Keystone XL: Has Common Sense Left The Building?

by Deon Daugherty, Senior Editor

Inside the 7-plus years that permission for the Keystone XL pipeline has been lingering in the U.S.’ regulatory process, Arthur Rimbaud could’ve begun and ended his literary career; an infant could’ve grown into a second-grader and around 2.6 trillion commercial flights have taken to the skies.

But the path of the Keystone XL (KXL) remained firmly grounded in the White House.

Given the realization of the last few years that hitting the so-called “Peak Oil” point of North American production is but a myth, it’s been noteworthy that with the profound need for infrastructure to move all that oil to refineries, that an 800,000 barrel per day pipeline would be delayed. For almost eight years.

“It’s kind of lost its way in the process over the years. I think common sense has left the building on Keystone,” Ed Hirs, an energy fellow at the University of Houston explained to me. “No one has seen anything like this.”

And as it turns out, 71 pipelines already cross the U.S. and Canadian border, and Canada’s controversial tar sands oil is already making its way to refiners along the Gulf Coast via older pipelines and railroad cars. Rail, in fact, has proven to be decidedly more hazardous – recall the train explosion in Quebec last year – and profoundly more expensive.

Still, the pipeline itself has evolved into a touchstone of sorts, more for those who are not just opposed to the pipeline, but the development of oil sands in Canada.

However, Hirs noted that, “No one in the U.S. is going to stop what’s in the national interest of Canada.”

And in the meantime, Hirs pointed out, during the time the KXL has been in limbo, Enbridge has put in 250,000 to 350,000 barrels a day worth of pipeline and all of that oil is getting down to the United States by pipeline or rail.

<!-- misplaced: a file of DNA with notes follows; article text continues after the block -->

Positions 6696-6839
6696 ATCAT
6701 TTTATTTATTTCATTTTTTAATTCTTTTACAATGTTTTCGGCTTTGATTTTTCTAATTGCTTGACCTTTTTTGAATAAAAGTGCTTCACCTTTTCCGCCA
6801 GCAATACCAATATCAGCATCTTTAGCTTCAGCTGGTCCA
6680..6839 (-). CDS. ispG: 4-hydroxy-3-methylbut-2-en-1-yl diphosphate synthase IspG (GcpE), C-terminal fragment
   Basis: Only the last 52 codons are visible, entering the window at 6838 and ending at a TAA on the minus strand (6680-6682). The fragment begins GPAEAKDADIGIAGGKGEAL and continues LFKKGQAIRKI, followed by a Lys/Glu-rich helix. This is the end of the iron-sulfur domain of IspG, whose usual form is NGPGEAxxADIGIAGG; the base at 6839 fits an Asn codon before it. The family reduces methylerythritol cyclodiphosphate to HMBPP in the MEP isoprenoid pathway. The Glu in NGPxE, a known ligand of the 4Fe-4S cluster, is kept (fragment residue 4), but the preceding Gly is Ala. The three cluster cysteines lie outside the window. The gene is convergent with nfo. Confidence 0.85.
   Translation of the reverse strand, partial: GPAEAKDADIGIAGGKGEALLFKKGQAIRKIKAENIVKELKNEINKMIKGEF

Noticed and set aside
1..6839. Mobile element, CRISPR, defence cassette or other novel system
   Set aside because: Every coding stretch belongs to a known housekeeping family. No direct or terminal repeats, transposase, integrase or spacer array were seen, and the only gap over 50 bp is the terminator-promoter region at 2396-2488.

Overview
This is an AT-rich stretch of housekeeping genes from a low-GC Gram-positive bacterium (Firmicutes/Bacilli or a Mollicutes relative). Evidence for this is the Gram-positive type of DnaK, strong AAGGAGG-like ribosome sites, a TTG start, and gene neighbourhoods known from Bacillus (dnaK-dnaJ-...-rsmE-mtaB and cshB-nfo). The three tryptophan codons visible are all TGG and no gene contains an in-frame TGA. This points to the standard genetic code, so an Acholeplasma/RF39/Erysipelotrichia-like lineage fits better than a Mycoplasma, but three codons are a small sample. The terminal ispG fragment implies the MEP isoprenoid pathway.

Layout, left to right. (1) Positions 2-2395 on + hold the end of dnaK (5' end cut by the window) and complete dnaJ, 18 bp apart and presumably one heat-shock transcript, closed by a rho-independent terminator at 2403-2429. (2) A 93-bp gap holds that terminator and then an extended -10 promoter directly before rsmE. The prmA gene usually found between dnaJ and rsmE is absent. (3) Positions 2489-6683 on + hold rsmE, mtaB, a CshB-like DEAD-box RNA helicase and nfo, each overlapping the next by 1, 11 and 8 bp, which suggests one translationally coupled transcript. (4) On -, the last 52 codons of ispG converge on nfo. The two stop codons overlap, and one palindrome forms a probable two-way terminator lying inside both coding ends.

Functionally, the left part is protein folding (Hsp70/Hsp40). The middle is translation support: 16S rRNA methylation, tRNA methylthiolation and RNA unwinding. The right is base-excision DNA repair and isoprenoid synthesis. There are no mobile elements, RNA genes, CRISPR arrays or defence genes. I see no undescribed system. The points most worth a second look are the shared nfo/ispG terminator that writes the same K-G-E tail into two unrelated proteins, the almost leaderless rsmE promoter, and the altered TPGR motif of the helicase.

Last year, the State Department issued a report that said the KXL wouldn’t have a significant impact on greenhouse emissions, essentially, because the oil can cross the border by other pipelines or rail.

“Everybody knows the State Department made a recommendation,” Hirs said. “But it’s just been stopped. It’s clearly a political issue that has been stopped at the White House.”

I asked Hirs if he expected President Obama to make good on a recent news story that said the White House would make a decision during his administration.

“You need a psychologist to figure that out,” he said.

The bottom line is that everybody knows what’s going on in the Middle East is about oil, Hirs said, and the fact is, North America is very exposed to what OPEC suppliers decide.

“We’ve now lost 7,000 service men and women, wounded well over 50,000 of them and this is all about oil. How many of those families would gladly trade cleaning up a spill in Nebraska sand hill with what they have right now?” he asked.

“The Keystone should be built. It’s an issue of national security.”


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